A Clinton-appointed federal judge in California ruled in a case involving Nancy Pelosi’s January 6th Committee’s subpoena requests that President Trump and his legal adviser likely committed federal crimes in attempting to stop Congress from certifying Joe Biden’s election.
That’s also likely all you’ll hear about this from most media outlets, but it’s a pretty convoluted ruling that runs to 44 pages. Even the judge himself admitted that his ruling in this case has no direct bearing on whether Trump will face criminal charges. He wrote, “The Court is tasked only with deciding a dispute over a handful of emails. This is not a criminal prosecution; this is not even a civil liability suit.”
Which begs the question, “Then why would a judge make such an incendiary claim when it’s outside the bounds of the case before him?” Similarly, why would any prosecutor publicly declare that Trump is definitely guilty of multiple crimes, even as he’s quitting because the D.A. reportedly decided he didn’t even have enough evidence to get an indictment?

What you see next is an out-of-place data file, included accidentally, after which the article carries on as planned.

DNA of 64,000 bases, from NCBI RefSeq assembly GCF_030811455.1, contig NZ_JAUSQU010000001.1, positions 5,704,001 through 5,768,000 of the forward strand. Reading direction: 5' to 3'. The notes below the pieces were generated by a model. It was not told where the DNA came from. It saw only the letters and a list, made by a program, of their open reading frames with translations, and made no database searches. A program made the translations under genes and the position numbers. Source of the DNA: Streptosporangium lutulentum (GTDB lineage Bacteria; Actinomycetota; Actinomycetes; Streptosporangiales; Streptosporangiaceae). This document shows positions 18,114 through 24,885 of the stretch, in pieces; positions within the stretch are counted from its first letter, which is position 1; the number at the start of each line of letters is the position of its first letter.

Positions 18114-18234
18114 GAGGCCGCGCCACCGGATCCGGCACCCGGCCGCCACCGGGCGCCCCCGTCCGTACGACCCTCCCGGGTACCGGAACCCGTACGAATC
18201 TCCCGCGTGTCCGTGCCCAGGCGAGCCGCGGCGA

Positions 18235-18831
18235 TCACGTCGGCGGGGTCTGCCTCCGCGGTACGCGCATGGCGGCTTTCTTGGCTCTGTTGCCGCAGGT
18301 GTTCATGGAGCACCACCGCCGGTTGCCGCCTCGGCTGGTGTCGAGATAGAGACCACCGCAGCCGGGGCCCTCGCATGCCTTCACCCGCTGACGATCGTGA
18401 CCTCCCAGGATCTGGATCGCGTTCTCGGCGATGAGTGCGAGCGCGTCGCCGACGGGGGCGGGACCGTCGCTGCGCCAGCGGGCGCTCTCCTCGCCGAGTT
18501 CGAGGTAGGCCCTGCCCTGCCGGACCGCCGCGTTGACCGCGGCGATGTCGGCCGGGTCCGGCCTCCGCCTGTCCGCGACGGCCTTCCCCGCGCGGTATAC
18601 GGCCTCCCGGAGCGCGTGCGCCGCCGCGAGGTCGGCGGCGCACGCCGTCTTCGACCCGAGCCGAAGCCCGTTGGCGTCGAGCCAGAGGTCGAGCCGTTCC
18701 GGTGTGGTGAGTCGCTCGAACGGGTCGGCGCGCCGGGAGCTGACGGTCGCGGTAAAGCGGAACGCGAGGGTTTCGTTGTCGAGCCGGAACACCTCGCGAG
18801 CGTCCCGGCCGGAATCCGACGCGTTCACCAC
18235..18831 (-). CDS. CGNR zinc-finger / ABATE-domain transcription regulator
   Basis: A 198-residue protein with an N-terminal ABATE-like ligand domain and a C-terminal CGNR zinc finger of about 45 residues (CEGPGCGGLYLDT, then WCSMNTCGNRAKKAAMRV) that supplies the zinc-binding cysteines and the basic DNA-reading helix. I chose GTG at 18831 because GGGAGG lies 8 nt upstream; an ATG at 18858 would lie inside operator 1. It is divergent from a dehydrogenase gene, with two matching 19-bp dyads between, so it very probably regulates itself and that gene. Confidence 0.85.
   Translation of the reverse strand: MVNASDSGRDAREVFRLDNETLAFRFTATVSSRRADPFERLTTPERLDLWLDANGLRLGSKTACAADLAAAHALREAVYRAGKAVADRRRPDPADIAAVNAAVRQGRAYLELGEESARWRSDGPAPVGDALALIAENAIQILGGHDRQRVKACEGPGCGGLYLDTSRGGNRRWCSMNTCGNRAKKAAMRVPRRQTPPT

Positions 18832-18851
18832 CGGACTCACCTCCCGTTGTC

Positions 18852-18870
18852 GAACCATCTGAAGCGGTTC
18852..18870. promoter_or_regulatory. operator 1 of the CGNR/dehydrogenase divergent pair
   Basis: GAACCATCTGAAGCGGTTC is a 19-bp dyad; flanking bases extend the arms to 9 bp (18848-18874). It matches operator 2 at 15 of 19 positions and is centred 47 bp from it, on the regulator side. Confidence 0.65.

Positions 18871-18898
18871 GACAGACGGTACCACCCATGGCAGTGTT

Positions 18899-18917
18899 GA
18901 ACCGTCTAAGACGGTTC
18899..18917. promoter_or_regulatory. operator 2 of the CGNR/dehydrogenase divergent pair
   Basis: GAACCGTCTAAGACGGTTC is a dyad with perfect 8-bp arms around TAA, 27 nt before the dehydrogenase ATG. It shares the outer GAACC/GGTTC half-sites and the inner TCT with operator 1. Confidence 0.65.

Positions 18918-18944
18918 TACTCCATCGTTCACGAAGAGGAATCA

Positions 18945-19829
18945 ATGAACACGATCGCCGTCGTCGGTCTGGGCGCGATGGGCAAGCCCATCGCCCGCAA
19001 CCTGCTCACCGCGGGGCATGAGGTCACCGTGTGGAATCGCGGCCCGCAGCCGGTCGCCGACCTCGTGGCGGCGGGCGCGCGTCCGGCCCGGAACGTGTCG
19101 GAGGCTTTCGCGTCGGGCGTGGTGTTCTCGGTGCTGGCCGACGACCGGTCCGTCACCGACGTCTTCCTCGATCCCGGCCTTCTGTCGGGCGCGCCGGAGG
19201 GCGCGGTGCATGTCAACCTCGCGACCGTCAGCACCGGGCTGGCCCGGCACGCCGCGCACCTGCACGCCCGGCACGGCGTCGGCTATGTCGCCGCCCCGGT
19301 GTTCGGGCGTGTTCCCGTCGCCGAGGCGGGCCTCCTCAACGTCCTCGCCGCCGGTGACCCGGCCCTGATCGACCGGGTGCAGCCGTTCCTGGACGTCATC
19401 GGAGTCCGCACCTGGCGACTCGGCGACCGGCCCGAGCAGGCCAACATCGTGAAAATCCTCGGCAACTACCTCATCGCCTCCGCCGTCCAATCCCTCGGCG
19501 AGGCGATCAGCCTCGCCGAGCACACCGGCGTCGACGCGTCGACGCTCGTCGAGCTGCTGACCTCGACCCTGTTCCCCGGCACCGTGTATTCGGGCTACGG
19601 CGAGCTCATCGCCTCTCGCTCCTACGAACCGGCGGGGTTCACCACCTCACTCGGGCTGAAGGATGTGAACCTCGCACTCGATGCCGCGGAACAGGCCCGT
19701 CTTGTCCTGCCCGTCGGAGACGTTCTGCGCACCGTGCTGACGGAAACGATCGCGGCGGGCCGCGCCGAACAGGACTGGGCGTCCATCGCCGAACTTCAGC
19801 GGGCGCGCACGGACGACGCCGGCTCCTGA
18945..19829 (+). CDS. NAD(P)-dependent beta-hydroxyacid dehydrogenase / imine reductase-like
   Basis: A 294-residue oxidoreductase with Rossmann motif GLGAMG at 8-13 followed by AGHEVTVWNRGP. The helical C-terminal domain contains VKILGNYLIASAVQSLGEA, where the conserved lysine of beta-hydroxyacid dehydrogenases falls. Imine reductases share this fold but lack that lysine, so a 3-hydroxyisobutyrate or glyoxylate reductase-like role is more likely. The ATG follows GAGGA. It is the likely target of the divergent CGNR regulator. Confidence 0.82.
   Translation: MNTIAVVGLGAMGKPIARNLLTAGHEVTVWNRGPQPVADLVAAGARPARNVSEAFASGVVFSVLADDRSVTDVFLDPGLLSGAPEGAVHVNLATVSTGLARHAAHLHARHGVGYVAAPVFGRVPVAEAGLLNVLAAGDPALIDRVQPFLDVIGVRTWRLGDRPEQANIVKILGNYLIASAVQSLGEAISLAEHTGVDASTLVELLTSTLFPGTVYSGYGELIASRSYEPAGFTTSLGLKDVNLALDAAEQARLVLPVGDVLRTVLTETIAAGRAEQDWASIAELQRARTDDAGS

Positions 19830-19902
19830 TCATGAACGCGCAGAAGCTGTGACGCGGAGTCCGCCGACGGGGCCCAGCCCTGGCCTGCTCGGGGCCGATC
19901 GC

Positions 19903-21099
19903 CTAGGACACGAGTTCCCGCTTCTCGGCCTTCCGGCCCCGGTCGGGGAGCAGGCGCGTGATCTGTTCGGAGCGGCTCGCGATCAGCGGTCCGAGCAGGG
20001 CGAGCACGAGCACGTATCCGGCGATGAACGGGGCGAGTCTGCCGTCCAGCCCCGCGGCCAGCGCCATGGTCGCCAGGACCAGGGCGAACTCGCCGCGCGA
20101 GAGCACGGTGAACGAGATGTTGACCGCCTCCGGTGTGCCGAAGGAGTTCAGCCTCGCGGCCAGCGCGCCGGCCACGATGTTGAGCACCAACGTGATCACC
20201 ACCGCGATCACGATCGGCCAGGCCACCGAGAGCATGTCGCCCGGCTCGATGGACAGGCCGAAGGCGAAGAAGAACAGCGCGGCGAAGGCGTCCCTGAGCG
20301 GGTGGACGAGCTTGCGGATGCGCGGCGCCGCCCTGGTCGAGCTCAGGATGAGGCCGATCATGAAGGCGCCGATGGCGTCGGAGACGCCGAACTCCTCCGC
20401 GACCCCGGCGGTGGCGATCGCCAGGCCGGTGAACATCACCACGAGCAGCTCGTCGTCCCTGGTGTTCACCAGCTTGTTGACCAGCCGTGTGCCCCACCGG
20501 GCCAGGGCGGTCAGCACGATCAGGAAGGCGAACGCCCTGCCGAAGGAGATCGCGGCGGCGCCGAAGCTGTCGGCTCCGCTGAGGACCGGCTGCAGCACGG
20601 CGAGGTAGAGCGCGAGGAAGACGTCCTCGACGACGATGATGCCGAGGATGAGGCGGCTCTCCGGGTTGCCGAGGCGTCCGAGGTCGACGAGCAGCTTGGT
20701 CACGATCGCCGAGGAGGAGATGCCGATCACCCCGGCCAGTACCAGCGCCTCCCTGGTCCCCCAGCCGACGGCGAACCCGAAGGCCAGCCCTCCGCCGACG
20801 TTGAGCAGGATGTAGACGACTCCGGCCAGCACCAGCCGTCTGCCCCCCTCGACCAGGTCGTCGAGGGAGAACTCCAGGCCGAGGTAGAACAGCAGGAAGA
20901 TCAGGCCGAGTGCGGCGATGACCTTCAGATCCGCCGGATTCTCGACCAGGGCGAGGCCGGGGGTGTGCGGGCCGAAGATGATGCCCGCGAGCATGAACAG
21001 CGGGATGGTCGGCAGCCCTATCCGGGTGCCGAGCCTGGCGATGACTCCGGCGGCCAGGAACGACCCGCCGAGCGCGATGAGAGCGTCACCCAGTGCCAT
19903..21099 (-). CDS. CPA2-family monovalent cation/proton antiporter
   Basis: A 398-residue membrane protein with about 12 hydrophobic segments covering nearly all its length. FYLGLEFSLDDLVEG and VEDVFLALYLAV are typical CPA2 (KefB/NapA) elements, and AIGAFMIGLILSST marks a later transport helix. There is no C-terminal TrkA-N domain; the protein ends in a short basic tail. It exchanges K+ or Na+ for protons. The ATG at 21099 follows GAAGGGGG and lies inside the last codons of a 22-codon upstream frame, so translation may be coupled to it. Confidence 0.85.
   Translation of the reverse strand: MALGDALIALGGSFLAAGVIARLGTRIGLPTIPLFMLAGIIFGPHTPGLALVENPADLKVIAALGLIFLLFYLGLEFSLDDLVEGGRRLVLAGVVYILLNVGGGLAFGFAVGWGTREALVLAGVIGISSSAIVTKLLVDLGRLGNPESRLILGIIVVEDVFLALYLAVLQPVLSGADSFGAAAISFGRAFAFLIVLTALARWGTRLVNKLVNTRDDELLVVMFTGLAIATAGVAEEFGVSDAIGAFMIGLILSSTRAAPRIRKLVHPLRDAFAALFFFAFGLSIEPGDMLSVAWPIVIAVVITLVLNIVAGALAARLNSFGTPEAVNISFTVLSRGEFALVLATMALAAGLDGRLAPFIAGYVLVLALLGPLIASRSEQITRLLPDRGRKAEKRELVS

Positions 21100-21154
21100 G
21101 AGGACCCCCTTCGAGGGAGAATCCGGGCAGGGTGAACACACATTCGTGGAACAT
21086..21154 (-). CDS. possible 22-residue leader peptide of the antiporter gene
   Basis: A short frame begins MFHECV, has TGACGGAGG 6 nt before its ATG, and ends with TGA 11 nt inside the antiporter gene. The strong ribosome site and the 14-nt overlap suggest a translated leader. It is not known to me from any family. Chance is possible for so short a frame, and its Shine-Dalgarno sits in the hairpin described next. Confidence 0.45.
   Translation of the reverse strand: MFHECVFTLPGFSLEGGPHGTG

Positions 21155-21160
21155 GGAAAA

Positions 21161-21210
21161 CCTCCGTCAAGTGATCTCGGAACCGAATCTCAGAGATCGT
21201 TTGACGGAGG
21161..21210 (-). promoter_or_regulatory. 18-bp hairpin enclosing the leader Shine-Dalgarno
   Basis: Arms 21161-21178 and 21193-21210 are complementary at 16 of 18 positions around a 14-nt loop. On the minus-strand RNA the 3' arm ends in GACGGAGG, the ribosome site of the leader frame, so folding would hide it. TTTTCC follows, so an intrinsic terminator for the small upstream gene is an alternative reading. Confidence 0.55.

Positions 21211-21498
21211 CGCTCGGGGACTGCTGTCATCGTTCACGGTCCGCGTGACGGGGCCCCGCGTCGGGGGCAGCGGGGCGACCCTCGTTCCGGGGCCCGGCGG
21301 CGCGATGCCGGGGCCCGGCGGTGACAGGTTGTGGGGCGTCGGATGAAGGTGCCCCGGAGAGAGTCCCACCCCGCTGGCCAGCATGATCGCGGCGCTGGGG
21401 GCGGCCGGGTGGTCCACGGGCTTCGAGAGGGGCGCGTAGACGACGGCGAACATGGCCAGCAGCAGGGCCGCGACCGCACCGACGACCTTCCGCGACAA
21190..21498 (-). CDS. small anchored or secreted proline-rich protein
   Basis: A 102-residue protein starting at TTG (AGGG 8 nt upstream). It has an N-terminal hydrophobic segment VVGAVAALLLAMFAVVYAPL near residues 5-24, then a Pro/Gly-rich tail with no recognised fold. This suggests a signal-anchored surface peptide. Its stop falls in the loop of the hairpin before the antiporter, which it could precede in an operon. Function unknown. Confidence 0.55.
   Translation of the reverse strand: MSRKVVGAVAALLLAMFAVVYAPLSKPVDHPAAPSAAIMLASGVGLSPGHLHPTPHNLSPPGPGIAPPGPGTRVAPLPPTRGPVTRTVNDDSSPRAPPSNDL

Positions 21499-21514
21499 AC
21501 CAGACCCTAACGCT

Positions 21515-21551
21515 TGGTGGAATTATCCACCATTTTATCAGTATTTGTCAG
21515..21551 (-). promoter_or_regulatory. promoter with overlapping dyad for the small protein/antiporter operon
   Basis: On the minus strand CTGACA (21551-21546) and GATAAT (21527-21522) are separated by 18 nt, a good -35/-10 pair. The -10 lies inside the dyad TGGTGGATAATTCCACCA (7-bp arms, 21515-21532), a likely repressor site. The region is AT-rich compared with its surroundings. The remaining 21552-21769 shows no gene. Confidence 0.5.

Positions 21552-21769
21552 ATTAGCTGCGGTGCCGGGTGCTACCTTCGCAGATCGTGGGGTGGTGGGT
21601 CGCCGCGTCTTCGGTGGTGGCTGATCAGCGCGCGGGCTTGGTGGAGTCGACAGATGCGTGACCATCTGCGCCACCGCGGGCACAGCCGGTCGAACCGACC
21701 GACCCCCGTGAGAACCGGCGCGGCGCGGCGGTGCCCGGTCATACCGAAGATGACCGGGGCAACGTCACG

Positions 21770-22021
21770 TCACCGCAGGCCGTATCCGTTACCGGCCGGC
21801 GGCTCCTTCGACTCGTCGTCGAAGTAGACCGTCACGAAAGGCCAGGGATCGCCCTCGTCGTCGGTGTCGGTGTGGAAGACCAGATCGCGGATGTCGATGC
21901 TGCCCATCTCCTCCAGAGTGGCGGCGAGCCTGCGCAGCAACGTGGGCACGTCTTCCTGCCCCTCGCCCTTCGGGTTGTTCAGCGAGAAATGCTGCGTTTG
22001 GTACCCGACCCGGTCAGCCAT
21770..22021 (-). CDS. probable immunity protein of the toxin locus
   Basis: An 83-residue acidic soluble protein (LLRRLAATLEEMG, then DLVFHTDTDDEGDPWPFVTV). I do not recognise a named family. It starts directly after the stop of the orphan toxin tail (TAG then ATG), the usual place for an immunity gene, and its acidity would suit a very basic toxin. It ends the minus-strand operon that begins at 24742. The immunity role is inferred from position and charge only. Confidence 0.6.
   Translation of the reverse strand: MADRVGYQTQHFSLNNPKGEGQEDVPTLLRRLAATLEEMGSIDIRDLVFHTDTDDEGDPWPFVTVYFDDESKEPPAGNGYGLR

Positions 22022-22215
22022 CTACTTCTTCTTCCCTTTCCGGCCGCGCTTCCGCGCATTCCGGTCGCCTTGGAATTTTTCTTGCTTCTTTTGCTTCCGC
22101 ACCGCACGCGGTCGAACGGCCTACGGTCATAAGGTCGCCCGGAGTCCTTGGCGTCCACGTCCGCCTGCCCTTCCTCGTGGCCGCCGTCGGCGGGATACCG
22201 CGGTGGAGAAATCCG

I’m not a prosecutor or a judge, but if I were, I like to think I’d take the job too seriously to make public statements that someone I disagreed with politically was guilty of felonies without providing any evidence, or bothering with the formality of a trial to prove it first.
Of course, if I were the judge in this case, I would have thrown it out because this Committee was illegally formed without the required participation of Republicans chosen by the Minority Leader, so it shouldn’t have any subpoena power at all. I also like to think I would have resisted adding, “And while it’s not at issue, I’d just like to say that I think what Pelosi did is a felony.”
Here’s more from Bonchie at Redstate.com on why this judge’s opinion is “one of the most insane interpretations of the law I’ve ever read.”